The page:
Published on Public Reviews 25th March 2015
There’s a reason why composers of musicals sweat so much over the eleven o’clock number. Send an audience home happy and the battle has almost been won. Whatever has come before gets a different glow depending on these final moments. Dance ‘Til Dawn’s finale is an Argentine Tango of such thrilling virtuosity that one feels the chest tighten as though in love’s first flush. Vincent Simone and Flavia Cacace demonstrate a mastery of their form that is as impressive as Messi in full flight. The dancing is sublime throughout. Unfortunately for this and the dances that have come before, a narrative has been chucked into the mix as well.
Ed Curtis’ film noir book (scandalous pictures, a murder, an innocent man behind bars) must have taken all of an afternoon and a knocked-back double scotch to concoct, full of tiresome in-jokes ‘She had everything a girl could want – including her own entrance music’ and a plot banged together as one would an Ikea flat pack. It’s a hybrid of a show, not fully a musical, yet not trusting in the idea of pure dance as story in the way Matthew Bourne has made his métier. So we’re treated to painful exposition from Teddy Kempner’s private eye, a vamped up Marilyn femme fatale from Abbie Osmon and some rather fetching crooning from Oliver Darley from standards of the era and beyond.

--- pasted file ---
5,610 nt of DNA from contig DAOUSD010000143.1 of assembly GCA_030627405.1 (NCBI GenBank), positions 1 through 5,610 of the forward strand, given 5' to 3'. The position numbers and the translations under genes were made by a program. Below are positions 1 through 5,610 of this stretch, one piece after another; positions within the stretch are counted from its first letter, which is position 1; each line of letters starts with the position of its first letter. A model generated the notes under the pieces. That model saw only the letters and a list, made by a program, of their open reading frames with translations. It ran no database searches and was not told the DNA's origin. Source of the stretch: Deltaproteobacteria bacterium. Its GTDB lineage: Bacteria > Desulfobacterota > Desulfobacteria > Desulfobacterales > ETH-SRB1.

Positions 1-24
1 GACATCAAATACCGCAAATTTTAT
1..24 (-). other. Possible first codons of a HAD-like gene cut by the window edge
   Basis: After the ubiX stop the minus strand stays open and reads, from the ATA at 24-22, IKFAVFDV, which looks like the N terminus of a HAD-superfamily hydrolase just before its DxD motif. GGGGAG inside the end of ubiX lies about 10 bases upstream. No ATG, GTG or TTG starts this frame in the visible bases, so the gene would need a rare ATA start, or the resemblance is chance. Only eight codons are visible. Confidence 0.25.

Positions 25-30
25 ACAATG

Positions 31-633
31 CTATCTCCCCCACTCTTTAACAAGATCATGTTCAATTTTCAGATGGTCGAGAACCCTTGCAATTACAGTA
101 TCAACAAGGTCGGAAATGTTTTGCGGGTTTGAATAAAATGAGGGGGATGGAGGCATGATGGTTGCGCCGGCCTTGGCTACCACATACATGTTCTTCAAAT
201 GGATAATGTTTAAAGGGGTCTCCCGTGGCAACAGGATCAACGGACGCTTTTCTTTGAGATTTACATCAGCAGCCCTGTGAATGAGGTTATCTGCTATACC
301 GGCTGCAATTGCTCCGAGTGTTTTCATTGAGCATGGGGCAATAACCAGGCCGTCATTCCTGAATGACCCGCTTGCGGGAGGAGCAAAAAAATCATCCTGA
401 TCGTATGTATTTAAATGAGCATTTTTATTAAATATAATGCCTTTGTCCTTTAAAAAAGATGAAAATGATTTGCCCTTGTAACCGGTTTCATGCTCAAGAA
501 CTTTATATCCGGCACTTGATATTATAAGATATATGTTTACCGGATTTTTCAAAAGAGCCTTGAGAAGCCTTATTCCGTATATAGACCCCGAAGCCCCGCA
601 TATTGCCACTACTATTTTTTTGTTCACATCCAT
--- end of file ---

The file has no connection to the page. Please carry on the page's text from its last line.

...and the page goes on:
Yet no one has come to see this expecting China Town or LA Confidential. What wins us over is dancing that has enchanted ten million people on a Saturday night. The ensemble is hard-working and full of charm but it’s clear from their entrance applause who the stars are. Simone, an old fashioned matinee idol – the kind to make a mother swoon rather than a daughter, and Cacace, flashing her killer pins and striking cheekbones, produce Rumbas, Sambas, Foxtrots and Paso Dobles out of the top drawer in Karen Bruce’s staging, that ensure these Strictly Come Dancing favourites always remain the centre of our focus.
One wonders if the production should have enough courage to ditch the plot and become a paean to pure movement, or if not, at least ditch the storytelling for dummies route. For their fans this won’t matter a jot; what will is getting the opportunity to witness dancing of the highest calibre performed live by those who have become household names through sheer dint of their talent. In this day of instant celebrity this isn’t to be sniffed at.